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Cuericí

We are leaving Lowland Rainforest and headed to upper montane rainforest now. It is a rustic site which is very cold, always in the clouds and has no internet!


We will back in San Jose on the 7th and should have a full update then.


So that was a lame post...but luckily the past 8 hours have been rather eventful and we have more to say.  Nothing makes me want to blog more than sitting in a wooden cabin by the fire side listening to Cat talk in spanish to a man who looks like a Costa Rican Paul Bunion (an adorable woodsman). 


    We kicked off our day by once again loading up the bus and heading out.  Many of us were rather tuckered out after having a late night waiting for laundry to finish, just packing up, or contemplating how the depth of a porcupine’s eyes were enough to overcome the roughness of its quills and allow it to work its way into our hearts forever (we saw one on the bridge last night).  So, there was a lot of sleeping going on.  There were several different styles happening.  Some went for the domino effect and leaned on their neighbors, others went for the head back hat down, there were several window leaners, Shelly evidently “perched,” and then there was my own personal sweatshirt caccoon technique.  However, this was far too peaceful for Cat.  There was more to experience and napping had to be eliminated.  It just so happened we were driving up THE elevational gradient.  Cat woke us all up at the beginning of it, but managed to restrain herself after that.      Although I do love a good nap, the gradient was pretty nifty.  There was a very obvious shift in vegetation.  One of the most significant differences was the appearance of red plants to protect against UV light.  Don’t freak out parents we sun-screened up.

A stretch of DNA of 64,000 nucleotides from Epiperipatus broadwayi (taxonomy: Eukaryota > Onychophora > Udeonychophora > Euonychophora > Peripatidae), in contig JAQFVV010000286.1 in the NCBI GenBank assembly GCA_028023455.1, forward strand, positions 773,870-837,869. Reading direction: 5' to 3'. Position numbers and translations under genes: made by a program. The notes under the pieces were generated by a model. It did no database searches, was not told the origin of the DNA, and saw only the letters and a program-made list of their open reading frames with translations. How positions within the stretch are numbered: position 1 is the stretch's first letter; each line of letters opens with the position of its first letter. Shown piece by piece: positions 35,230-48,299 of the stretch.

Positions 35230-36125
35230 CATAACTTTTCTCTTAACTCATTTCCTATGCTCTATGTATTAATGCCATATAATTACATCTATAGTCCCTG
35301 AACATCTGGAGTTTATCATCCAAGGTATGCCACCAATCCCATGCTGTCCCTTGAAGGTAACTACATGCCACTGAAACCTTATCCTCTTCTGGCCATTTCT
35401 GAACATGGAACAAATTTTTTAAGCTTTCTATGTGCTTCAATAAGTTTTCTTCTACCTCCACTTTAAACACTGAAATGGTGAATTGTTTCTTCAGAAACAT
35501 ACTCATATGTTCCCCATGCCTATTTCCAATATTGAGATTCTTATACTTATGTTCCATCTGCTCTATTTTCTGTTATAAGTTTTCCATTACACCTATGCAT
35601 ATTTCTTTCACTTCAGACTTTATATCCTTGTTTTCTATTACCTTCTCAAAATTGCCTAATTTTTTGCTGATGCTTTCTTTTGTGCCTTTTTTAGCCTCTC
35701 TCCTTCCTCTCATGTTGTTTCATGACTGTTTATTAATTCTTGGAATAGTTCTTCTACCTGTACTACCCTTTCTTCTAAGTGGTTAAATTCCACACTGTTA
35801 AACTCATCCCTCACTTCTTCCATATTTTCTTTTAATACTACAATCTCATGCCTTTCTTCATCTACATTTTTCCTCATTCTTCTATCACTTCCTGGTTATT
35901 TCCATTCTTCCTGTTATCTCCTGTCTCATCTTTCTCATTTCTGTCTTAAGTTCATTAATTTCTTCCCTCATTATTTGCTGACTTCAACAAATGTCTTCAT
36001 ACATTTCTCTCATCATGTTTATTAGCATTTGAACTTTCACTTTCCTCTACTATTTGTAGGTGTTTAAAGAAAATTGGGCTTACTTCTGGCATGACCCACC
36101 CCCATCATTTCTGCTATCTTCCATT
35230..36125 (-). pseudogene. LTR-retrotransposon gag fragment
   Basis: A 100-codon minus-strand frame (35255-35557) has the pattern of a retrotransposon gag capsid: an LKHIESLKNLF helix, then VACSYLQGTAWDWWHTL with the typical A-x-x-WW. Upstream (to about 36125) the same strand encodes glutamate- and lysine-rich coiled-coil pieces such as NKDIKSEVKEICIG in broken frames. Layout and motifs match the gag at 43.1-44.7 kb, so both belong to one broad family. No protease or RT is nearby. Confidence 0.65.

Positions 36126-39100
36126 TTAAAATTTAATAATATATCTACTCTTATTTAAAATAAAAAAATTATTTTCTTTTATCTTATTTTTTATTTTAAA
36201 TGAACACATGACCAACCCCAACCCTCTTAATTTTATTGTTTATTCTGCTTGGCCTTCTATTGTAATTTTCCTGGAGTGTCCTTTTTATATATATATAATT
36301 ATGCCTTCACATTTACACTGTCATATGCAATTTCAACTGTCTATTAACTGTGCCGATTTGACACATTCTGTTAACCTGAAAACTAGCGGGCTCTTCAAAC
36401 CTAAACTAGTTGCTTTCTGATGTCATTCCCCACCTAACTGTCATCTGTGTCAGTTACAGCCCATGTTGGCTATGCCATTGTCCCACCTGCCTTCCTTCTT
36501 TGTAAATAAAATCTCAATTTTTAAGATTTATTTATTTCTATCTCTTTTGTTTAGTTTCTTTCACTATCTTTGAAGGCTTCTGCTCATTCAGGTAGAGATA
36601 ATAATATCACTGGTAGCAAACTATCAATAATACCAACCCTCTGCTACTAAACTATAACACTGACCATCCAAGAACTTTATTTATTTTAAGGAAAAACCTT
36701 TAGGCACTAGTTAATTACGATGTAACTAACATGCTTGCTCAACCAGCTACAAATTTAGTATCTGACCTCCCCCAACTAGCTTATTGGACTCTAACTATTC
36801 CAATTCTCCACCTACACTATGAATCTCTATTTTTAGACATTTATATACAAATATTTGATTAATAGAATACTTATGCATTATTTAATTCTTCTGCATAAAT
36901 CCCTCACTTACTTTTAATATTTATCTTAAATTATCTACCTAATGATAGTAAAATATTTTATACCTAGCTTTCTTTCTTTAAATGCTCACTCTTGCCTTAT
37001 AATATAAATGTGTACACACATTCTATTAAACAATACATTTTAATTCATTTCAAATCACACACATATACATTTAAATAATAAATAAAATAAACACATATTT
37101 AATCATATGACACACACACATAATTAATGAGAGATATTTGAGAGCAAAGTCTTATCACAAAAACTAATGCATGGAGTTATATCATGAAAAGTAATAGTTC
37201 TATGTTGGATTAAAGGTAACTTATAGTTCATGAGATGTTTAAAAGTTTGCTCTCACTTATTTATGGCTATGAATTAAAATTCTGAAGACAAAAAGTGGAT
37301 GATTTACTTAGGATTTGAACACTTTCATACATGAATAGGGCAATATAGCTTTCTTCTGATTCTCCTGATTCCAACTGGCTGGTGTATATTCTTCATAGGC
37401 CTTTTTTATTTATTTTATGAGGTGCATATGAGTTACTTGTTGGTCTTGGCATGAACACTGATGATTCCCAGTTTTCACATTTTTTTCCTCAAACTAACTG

We took a little pit stop at a swamp.  We saw lots of blueberries that we couldn’t eat because of a funky fungus in the area.  There were also some very different and tiny looking oak trees.  Despite almost not being able to get out of the swamp and Kaitlyn almost getting hit by a Mack truck I’d call the visit a success.

    After another hour or two on the road and a quick pit stop  at a grocery store we stopped at a bog.  We were told it would be freezing at 3400 meters (11000ft), but we’re Raiders.  If your eyebrows aren’t frozen, it’s not cold.  However, we did slightly tarnish our “fit campus” reputation because I know I was a  little on the winded side at such a high altitude. We saw more ferns, dwarf blueberries and some rather uncomfortable urticateous plants.  Unfortunately we ran into some “bros and bras (a female bro)” from California that were rather excited to climb the same rocks we were occupying.  Their gusto was not appreciated.

    After arriving at our destination we participated in the age old bonding ritual, shove-everyone-in-a-bus.  Our driver couldn’t get out without weight on is tires so we were the weight.  Everyone piled into the back of the bus, but had to cram into and even smaller jeep for the ride back.  Carl’s child bearing hips brought us together and we all reformed our bonds that had been stretched at La Selva.  We are all looking forward to our remaining days in Costa Rica.


© Cardelús Updated August 2016